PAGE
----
In June 2010, the Autonomous Region of Bougainville in Papua New Guinea (PNG) voted out three quarters of its parliamentary representatives along with its president. Whereas the outgoing leader was a former revolutionary committed to independence, the newly elected chief executive favors continuing ties with PNG. Most sources, however, do not see a loss of interest in sovereignty. The election focused on governmental competence, which the voters of Bougainville evidently found wanting in the former administration. Another divisive issue was the future of the shuttered Panguna mine. While most candidates supported reopening, they disagreed over who should carry it out. Some favored returning control to the former operator, a subsidiary of global mining giant Rio Tinto; others argued for turning to Chinese investors.

Security formed another electoral concern. Interethnic strife remains deadly, although the body count has diminished in recent years. Violence is concentrated in southern Bougainville where, according to The Economist (June 10, 2010, page 47), “some 14 armed militia groups still openly carry arms.” During the election campaign, the successful challenger accused the incumbent of condoning the warlords who hold sway over much of the south.

Ethnic tension in the Autonomous Region of Bougainville is linked to pronounced cultural fragmentation. Roughly two dozen languages in three families are spoken by the region’s 175,000 inhabitants. Two of these families, North Bougainville and South Bougainville, may be unique to the island. They were formerly classified within the Papuan family, but linguists no longer think that the “Papuan languages” constitute a genuine group, descended from a common ancestral tongue. Other forms of cultural distinctiveness further divide the peoples of Bougainville. According to the delightfully discursive Wikipedia article, among the northern peoples of Bougainville, “Cheerful friendliness is the prevalent norm. Austronesian Bougainvilleans and especially Bukas value outgoing openness, chattiness, a generally friendly mien.” South Bougainvilleans, in contrast, are said to “value privacy, discretion, quiet. Just listen to the silence of their markets and religious and political gatherings. When they are contemptuous of ‘redskins’ and ‘mastas’ (i.e. white people) it’s not that they are vulgar racists as to the colour of your skin. It’s that they find noisiness and intemperate speech shocking and impolite.”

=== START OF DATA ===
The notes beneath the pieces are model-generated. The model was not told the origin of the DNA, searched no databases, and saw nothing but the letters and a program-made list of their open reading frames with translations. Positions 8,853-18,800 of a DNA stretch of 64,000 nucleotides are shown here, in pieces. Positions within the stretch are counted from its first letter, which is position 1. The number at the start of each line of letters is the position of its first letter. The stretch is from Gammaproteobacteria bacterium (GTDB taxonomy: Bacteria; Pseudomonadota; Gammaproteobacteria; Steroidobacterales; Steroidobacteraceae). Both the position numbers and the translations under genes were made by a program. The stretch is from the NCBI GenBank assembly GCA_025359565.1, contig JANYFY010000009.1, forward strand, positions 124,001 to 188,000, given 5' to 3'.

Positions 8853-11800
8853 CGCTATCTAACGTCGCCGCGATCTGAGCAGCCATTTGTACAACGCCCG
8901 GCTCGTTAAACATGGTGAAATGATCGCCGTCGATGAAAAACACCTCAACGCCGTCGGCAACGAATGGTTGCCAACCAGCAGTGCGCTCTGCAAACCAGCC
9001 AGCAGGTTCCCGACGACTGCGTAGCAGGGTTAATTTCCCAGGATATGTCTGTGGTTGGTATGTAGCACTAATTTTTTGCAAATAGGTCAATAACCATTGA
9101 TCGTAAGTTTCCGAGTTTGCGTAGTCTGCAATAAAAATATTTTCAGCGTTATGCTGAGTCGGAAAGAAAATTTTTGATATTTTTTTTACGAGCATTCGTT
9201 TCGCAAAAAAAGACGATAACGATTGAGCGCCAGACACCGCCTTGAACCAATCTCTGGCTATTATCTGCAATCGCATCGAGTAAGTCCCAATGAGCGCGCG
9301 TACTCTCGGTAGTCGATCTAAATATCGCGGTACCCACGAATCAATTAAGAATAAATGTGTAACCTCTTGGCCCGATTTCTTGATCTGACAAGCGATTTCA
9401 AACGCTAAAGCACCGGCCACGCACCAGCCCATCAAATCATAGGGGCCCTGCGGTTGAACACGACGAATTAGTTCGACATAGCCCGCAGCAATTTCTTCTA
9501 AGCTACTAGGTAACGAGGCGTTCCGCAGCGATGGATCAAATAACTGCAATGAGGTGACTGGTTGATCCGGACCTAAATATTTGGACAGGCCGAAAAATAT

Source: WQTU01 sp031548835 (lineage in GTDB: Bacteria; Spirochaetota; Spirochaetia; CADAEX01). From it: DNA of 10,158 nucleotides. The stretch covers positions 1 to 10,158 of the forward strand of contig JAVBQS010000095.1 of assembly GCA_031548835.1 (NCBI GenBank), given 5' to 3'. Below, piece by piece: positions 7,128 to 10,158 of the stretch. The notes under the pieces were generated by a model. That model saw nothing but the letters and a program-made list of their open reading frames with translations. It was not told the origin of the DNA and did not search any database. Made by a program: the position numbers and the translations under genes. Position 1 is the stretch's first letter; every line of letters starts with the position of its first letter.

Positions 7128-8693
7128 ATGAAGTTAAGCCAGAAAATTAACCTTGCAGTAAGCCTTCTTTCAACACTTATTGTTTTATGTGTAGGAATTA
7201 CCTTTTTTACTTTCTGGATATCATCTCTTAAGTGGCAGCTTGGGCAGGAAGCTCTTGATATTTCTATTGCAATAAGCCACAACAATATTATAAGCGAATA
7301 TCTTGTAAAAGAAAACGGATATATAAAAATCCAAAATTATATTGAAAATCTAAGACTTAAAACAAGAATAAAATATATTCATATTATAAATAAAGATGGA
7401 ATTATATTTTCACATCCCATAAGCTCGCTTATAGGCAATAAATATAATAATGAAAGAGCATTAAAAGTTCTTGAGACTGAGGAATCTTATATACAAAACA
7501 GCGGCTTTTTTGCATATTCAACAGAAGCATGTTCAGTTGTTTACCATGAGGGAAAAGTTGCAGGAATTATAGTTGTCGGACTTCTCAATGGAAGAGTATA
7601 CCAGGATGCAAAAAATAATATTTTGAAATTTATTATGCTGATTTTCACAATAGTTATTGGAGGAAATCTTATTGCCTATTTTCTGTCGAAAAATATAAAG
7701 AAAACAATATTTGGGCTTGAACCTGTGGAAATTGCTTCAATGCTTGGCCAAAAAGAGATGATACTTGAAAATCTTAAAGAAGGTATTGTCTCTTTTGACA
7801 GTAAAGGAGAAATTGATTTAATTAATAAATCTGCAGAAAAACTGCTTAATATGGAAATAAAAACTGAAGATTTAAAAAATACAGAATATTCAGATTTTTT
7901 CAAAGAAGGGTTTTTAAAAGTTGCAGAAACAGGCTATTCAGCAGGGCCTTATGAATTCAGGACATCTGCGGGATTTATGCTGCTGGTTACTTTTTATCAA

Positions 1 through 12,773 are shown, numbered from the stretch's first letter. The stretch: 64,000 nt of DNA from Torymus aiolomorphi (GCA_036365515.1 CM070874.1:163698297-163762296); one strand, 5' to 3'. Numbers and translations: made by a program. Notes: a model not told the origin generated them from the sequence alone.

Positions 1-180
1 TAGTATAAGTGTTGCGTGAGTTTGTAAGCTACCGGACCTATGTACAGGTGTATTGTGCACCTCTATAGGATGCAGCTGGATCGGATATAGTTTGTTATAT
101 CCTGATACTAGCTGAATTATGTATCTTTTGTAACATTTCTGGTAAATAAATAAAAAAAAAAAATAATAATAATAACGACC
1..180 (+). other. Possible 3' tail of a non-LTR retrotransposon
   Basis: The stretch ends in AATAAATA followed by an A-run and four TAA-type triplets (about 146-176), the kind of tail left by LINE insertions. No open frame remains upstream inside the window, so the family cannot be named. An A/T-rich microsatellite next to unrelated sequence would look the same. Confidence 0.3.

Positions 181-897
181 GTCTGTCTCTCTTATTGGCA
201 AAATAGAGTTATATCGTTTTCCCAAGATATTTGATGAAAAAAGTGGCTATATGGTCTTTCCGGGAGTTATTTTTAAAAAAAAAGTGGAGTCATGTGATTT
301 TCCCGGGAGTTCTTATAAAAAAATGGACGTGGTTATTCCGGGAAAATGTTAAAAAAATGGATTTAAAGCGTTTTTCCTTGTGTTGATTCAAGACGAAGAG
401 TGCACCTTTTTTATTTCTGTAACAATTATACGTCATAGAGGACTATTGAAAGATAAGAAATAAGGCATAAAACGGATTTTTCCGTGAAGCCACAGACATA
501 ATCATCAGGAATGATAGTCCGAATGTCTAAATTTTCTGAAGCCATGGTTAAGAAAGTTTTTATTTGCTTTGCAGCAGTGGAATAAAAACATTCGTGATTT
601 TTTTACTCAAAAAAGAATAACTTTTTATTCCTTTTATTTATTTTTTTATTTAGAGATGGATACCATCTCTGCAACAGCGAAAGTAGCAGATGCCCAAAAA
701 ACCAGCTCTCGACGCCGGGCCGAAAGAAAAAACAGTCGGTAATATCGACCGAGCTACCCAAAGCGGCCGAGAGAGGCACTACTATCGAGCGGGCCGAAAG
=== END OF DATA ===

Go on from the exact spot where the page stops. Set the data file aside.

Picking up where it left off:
On an unrelated issue, Bougainville also offers a lesson on human perceptions of spatial scale. The otherwise excellent article on the island’s problems in The Economist magazine begins as follows: “The tiny troubled island of Bougainville has a new president …” Tiny? Bougainville is the 79th largest of the world’s roughly 100,000 inhabited islands. It covers more territory than such substantial islands as Cyprus, Crete, or Corsica. Bougainville is almost as large as Hawaii, which is called “the big island” in reference to the fact that it is seven times the size of Oahu, the state of Hawaii’s demographic, economic, and political center. Yet even Oahu, which covers almost 600 square miles, is almost never described as “tiny,” a term best reserved for islands like Australia’s Norfolk (13.3 square miles).

My point is not so much to chide the normally astute Economist for an uncharacteristic slip as to illustrate a common problem in geographical perception. Unfamiliar places far from one’s homeland tend to diminish in apparent size, as illustrated by Saul Steinberg’s famous “view of the world” New Yorker cover. A tendency to mentally shrink exotic places seems to be a natural human disposition. We should be vigilant against it if we want to remain geographically accurate.

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Oil Theft and Insurgency on Bougainville, Papua New Guinea